Submit Chapter News to Beacon Co-Editors and OES Chapter Coordinator
IEEE Oceanic Engineering Chapter of the Canadian Atlantic Section (OES—CAS) by:
Dr. Ferial El-Hawary, IEEE Life Fellow, Chapter Chair
Historical power interconnector in Canada achieves key milestone
Asea Brown Boveri (ABB) and The Maritime Link Project– Connecting Nova Scotia and Newfoundland with an HVDC Underwater Link
In addition to our traditional Networking Events of the IEEE (OES-CAS) was a joint event with the Young Professionals Affinity Group that took place at St, Mary’s University where two prominent speakers (see below) from ABB and Emera briefed the audience on the success of ABB testing of the Maritime Link, enabling Emera to exchange electricity between the Island of Newfoundland and Nova Scotia for the first time in history. Historical Underwater power interconnector in Canada achieves key milestone. High-voltage direct current (HVDC) Light is a preferred solution for long-distance underground and underwater power links and interconnections like the Maritime Link Project.
Faisal Iqbal is a management professional and Project Director for the just commissioned HVDC Maritime Link Project in Atlantic Canada. And Kenneth Almon is a Senior Electrical Engineer employed with ABB as a Technical Interface Manager on the Maritime Link project.
The Maritime Link is a 500 Megawatt (MW) HVDC connection that will enable clean, renewable energy, generated in Newfoundland and Labrador to be transmitted to the North American grid in Nova Scotia. The stabilizing features of ABB’s latest HVDC Light® solution will also allow Nova Scotia to integrate additional renewables and contribute to Canada’s emission-reduction efforts.
e HVDC Light® Maritime Link is the first of its kind in the world with a full Voltage Source Converter (VSC) bipolar configuration, to enhance system availability. The converter stations are equipped with the ABB AbilityTM based advanced Modular Advanced Control for HVDC (MACHTM) control and protection system which acts like the brain of the High Voltge DC (HVDC) link. It monitors, controls and protects the smart technology in the stations and manages thousands of operations to ensure power reliability. Its advanced fault registration and remote-control functions also help protect the link from unexpected disruptions, such as lightning strikes. In addition to the two converter stations for the ±200 kilovolt (kV) HVDC link, the project scope also includes two 230 kV alternating current (AC) substations in Newfoundland, one 345 kV AC substation in Nova Scotia and two cable transition stations.
This technology includes integration of renewable energies from land-based and offshore wind farms, mainland power supply to islands and offshore oil and gas platforms, city center in-feeds where space is a major constraint and cross-border interconnections that often connect across the seas. Its ability to meet grid code compliance ensures robust network connections regardless of application. The latest generation of this technology can transmit power at ±640 kilovolts (kV) over 2,000 kilometers and deliver up to 3,000 MW of electricity—enough to power several million households.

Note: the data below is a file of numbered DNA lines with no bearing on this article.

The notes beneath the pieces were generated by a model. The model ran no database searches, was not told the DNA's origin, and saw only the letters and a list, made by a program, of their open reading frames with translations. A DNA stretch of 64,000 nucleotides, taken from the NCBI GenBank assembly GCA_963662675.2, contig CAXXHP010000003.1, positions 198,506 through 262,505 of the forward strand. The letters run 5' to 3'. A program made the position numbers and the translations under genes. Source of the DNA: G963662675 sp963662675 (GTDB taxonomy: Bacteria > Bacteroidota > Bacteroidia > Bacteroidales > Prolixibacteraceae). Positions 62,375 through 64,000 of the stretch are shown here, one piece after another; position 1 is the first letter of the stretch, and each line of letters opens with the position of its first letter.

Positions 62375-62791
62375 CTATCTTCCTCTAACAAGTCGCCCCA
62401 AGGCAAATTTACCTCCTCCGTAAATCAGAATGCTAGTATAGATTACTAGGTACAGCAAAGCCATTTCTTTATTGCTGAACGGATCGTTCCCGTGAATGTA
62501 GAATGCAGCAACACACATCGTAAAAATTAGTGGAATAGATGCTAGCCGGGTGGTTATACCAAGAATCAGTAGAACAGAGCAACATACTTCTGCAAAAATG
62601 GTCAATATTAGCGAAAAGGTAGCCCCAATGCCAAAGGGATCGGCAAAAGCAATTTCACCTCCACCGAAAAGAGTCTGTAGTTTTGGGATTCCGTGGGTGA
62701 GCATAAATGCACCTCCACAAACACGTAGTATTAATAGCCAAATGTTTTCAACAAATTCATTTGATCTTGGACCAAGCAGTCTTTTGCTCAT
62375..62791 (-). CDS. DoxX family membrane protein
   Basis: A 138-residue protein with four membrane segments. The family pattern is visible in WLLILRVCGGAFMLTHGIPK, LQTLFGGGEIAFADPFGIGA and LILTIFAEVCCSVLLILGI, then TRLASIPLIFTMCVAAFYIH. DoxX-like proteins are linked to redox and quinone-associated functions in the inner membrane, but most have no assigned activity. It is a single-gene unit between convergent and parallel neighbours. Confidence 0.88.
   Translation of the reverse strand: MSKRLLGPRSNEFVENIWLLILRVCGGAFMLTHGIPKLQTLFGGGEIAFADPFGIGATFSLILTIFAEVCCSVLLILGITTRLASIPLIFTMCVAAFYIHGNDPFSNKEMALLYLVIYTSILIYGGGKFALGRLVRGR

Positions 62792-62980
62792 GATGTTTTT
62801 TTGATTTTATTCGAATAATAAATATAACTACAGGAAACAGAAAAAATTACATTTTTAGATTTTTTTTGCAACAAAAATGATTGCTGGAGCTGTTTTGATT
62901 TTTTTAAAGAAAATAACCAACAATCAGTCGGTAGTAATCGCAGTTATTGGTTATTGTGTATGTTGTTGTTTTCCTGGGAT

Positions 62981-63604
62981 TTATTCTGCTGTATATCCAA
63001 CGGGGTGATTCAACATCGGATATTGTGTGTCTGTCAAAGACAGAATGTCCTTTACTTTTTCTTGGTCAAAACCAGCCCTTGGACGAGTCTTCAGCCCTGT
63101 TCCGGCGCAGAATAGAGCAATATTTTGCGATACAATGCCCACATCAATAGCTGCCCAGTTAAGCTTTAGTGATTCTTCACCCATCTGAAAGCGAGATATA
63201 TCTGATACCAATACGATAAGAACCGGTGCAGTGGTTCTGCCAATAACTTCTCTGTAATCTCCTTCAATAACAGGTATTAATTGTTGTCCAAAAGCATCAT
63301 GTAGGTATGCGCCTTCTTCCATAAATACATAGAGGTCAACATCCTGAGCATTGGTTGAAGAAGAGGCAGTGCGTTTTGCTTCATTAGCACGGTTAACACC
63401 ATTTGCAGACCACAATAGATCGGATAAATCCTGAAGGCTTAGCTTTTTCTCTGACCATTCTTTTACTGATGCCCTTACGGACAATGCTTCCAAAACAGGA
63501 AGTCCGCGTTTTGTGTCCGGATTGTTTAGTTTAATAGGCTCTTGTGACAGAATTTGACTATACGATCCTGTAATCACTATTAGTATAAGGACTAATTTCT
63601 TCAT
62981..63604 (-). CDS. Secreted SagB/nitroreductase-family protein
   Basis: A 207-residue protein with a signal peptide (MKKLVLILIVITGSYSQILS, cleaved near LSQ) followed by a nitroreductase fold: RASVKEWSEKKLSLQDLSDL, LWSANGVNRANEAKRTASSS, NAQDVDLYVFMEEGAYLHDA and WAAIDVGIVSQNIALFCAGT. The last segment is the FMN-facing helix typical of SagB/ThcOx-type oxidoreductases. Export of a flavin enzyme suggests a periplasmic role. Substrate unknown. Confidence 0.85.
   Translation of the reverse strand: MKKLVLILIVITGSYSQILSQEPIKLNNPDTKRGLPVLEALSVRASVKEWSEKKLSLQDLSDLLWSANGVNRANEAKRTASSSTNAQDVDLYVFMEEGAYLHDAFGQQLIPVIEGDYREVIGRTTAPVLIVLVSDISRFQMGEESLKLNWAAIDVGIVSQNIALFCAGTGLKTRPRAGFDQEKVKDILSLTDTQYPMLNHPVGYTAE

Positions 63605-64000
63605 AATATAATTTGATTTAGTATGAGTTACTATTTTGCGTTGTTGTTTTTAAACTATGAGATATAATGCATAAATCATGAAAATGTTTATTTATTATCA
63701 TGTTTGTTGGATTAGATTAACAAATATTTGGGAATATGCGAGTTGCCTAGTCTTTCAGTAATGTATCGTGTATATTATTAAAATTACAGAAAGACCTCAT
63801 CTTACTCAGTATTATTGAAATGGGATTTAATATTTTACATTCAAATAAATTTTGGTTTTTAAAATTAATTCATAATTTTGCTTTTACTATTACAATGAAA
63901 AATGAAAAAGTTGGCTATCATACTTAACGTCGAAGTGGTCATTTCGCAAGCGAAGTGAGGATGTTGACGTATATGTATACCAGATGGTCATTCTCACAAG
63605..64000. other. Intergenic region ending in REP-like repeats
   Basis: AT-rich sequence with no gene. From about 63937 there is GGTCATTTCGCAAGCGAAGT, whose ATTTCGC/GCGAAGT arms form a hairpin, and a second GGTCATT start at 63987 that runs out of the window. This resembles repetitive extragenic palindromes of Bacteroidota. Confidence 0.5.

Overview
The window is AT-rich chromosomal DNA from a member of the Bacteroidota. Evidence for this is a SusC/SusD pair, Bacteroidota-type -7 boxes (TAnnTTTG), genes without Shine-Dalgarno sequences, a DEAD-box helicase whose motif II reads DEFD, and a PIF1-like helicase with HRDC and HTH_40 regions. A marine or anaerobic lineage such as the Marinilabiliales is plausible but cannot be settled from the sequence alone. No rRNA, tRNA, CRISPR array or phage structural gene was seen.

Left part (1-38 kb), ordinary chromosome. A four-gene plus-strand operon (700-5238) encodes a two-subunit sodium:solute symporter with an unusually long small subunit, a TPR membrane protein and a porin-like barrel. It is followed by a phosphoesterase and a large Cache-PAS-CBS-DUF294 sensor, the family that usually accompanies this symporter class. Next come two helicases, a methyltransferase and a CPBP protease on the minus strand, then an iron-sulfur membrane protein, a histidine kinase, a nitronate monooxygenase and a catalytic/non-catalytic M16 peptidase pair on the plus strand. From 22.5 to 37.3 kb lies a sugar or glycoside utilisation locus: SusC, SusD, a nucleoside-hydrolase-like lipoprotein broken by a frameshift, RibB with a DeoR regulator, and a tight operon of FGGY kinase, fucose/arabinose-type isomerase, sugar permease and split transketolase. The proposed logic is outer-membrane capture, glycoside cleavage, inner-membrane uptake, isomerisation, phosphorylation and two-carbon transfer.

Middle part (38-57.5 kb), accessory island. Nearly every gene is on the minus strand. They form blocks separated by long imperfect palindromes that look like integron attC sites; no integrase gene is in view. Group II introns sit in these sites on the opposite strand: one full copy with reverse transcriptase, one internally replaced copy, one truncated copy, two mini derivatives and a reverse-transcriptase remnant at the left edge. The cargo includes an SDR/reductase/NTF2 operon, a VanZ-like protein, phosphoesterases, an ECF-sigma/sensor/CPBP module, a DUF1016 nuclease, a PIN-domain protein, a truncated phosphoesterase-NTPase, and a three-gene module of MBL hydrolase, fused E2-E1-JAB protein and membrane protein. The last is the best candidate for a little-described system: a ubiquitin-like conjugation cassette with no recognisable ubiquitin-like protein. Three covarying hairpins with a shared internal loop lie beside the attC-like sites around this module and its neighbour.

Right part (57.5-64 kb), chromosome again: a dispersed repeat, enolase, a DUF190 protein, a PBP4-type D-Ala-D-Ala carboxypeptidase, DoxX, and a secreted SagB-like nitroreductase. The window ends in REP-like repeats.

ABB is a leader in electrification products, robotics and motion, industrial automation and power grids, serving customers in utilities, industry and transport & infrastructure globally. Continuing a history of innovation spanning more than 130 years, ABB today is writing the future of industrial digitization and driving the Energy and Fourth Industrial Revolutions.
This was an excellent event, well attended with YP, Students and Industry represented. Many thanks for the cooperation of the YP Affinity Group in taking the lead for this event.
Singapore Chapter Activities
Reported by Hari Vishnu and Venugopalan Pallayil
Annual Technical Workshop
IEEE Oceanic Engineering Society (Singapore Chapter) organized its annual workshop for the year 2018 on 2nd Nov 2018 at the S2S conference room in Tropical Marine Science Institute, National University of Singapore. The workshop consisted of technical talks by academics, and a high-tea cum networking session. The aim of the workshop is to get experts and enthusiasts in oceanic engineering and related fields together, to share their experiences and expertise via discussion and talks, and to provide an avenue for networking within the community. It also provides an opportunity for relevant industry to showcase their new products and capabilities.
The talks spanned a wide variety of disciplines related to ocean engineering and marine sciences. A list of talks organized and the speaker names are provided in the table below. More details on the talk as well as other OES activities and events can be found on its website www.ieeeoessg.org/.
The event drew more than 30 attendees from across industry, academia, research institutions and other organisations. This is a considerable level of participation given that Singapore has only a small community of OES members and non-members working in this field. All the talks drew a great level of engagement and discussion, which continued over a high-tea reception. As in previous years, the 2018 annual workshop also was a huge success in terms of its technical contents and participation. A membership drive was also organised during the event.
After the technical talks, the Chair of the OES Singapore chapter, Dr. Hari Vishnu, elaborated on the benefits of OES membership, and also publicized the upcoming SAUVC 2019 underwater robotics competition and the OCEANS 2020 Singapore conference.